Star Citizen Creator Chris Roberts Addresses Studio Growth, Delay Concerns


Star Citizen Creator Chris Roberts Addresses Studio Growth, Delay Concerns

When Chris Roberts and his studio Cloud Imperium Games took to Kickstarter with a nebulous idea for an epic, sprawling space sim known as Star Citizen, no one in the industry predicted that the vision would grow and expand to become one of the most successful crowdfunding campaigns in history. Currently simmering north of $85 million, the haul smashes numerous records, and in the latest installment of the recurring Letter from the Chairman, Roberts addressed a number of fan concerns, including the ever-expanding scope and whether the space sim has succumbed to a delay.

First off, the esteemed developer touched on the astronomical growth of CIG, which began life with only 5 developers in 2012. Now, the studio itself has four different branches worldwide with over 250 employees.

“That’s some pretty huge growth,” he said. “The turnover at CIG is no more or less than it was at Origin, EA, Digital Anvil, or Microsoft when I was making games there.”

This has, as one would expect, had a direct effect on Star Citizen itself. With a larger creative roster to pull from, Roberts has revealed that the project continues to grow and evolve, and in his open, candid blog post, he noted that this approach will prove beneficial in the long run.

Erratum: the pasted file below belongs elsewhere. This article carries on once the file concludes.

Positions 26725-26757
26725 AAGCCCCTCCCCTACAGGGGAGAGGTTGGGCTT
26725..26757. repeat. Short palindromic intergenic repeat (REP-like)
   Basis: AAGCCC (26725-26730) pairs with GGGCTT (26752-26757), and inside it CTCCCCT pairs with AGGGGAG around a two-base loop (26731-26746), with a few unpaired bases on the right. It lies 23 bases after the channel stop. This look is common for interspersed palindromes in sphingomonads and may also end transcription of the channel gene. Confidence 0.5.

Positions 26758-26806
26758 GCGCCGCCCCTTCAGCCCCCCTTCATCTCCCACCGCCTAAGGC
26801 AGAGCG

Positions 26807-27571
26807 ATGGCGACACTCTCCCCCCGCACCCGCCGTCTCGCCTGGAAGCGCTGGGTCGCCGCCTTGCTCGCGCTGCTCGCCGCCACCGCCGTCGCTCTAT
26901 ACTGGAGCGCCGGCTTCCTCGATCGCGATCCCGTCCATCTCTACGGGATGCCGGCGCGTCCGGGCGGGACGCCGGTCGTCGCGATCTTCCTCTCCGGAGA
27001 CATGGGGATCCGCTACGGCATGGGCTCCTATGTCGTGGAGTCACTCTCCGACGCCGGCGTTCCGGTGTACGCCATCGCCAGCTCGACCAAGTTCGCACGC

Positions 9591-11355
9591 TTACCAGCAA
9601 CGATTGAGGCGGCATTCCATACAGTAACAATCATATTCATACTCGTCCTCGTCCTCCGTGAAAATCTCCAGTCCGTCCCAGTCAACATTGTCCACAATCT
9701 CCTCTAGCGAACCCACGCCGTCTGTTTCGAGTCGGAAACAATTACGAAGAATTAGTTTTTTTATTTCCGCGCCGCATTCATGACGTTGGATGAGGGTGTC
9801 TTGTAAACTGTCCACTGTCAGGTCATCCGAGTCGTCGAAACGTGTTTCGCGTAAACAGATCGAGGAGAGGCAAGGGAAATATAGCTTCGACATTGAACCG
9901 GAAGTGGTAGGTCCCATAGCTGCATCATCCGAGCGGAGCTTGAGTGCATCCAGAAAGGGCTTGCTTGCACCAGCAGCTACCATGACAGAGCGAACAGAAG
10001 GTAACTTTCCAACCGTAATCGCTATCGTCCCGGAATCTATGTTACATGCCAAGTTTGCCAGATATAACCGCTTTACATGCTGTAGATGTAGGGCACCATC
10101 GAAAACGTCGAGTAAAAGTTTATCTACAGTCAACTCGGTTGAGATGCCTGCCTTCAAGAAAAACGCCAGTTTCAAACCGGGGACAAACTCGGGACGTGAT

“Star Citizen matters BECAUSE it is big, because it is a bold dream,” he added. “It is something everyone else is scared to try. You didn’t back Star Citizen because you want what you’ve seen before. You’re here and reading this because we are willing to go big, to do the things that terrify publishers. You’ve trusted us with your money so we can build a game, not line our pockets.

And we sure as hell didn’t run this campaign so we could put that money in the bank, guarantee ourselves a profit, and turn out some flimsy replica of a game I’ve made before. You went all in supporting us and we’ve gone all in making the game. Is Star Citizen today a bigger goal than I imagined in 2012? Absolutely. Is that a bad thing? Absolutely not: it’s the whole damn point.”

Chris Roberts’ bold, uncompromising vision may demand respect, but it’s only heaping more expectations and hype onto a title that is already shouldering a considerable amount of anticipation. Whether this pans off will ultimately be determined when Star Citizen releases for the public, though even that is unlikely to happen until late 2016 at the earliest.

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